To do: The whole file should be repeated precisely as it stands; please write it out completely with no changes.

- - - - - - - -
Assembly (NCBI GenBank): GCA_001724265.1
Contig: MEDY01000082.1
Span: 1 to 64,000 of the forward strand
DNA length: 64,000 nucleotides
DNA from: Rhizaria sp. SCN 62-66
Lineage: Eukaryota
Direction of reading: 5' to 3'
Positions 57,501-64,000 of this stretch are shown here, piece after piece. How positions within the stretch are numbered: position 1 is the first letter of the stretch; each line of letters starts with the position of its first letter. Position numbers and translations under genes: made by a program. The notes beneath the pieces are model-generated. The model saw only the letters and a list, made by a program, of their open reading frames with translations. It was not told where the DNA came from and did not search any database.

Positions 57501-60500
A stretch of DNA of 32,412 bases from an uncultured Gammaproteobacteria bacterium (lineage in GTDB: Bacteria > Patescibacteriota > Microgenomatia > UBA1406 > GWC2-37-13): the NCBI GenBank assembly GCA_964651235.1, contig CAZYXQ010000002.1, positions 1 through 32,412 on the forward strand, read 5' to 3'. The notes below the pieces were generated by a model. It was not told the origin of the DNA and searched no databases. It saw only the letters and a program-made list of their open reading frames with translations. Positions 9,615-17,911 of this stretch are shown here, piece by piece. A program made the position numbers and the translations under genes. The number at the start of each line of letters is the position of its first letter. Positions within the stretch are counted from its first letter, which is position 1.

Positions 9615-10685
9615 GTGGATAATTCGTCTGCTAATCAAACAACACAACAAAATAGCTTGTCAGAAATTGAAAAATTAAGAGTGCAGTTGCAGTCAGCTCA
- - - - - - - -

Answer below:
Assembly (NCBI GenBank): GCA_001724265.1
Contig: MEDY01000082.1
Span: 1 to 64,000 of the forward strand
DNA length: 64,000 nucleotides
DNA from: Rhizaria sp. SCN 62-66
Lineage: Eukaryota
Direction of reading: 5' to 3'
Positions 57,501-64,000 of this stretch are shown here, piece after piece. How positions within the stretch are numbered: position 1 is the first letter of the stretch; each line of letters starts with the position of its first letter. Position numbers and translations under genes: made by a program. The notes beneath the pieces are model-generated. The model saw only the letters and a list, made by a program, of their open reading frames with translations. It was not told where the DNA came from and did not search any database.

Positions 57501-60500
A stretch of DNA of 32,412 bases from an uncultured Gammaproteobacteria bacterium (lineage in GTDB: Bacteria > Patescibacteriota > Microgenomatia > UBA1406 > GWC2-37-13): the NCBI GenBank assembly GCA_964651235.1, contig CAZYXQ010000002.1, positions 1 through 32,412 on the forward strand, read 5' to 3'. The notes below the pieces were generated by a model. It was not told the origin of the DNA and searched no databases. It saw only the letters and a program-made list of their open reading frames with translations. Positions 9,615-17,911 of this stretch are shown here, piece by piece. A program made the position numbers and the translations under genes. The number at the start of each line of letters is the position of its first letter. Positions within the stretch are counted from its first letter, which is position 1.

Positions 9615-10685
9615 GTGGATAATTCGTCTGCTAATCAAACAACACAACAAAATAGCTTGTCAGAAATTGAAAAATTAAGAGTGCAGTTGCAGTCAGCTCA